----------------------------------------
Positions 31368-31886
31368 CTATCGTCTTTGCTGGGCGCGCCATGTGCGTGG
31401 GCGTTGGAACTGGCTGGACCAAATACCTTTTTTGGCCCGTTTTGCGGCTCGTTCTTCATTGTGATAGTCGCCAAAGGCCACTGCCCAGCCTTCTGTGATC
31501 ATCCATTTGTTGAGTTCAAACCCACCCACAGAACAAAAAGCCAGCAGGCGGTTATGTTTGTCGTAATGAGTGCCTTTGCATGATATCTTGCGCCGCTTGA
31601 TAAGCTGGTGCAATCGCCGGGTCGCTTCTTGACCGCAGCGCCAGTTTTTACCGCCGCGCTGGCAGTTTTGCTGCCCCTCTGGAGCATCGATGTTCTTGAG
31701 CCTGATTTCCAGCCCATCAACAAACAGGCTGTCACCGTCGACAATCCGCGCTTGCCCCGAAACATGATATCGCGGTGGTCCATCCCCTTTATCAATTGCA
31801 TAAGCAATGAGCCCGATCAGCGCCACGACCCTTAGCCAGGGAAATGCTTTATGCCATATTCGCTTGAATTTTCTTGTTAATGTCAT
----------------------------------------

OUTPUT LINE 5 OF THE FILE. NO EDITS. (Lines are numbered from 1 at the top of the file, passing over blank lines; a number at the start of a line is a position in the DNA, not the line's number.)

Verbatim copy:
31601 TAAGCTGGTGCAATCGCCGGGTCGCTTCTTGACCGCAGCGCCAGTTTTTACCGCCGCGCTGGCAGTTTTGCTGCCCCTCTGGAGCATCGATGTTCTTGAG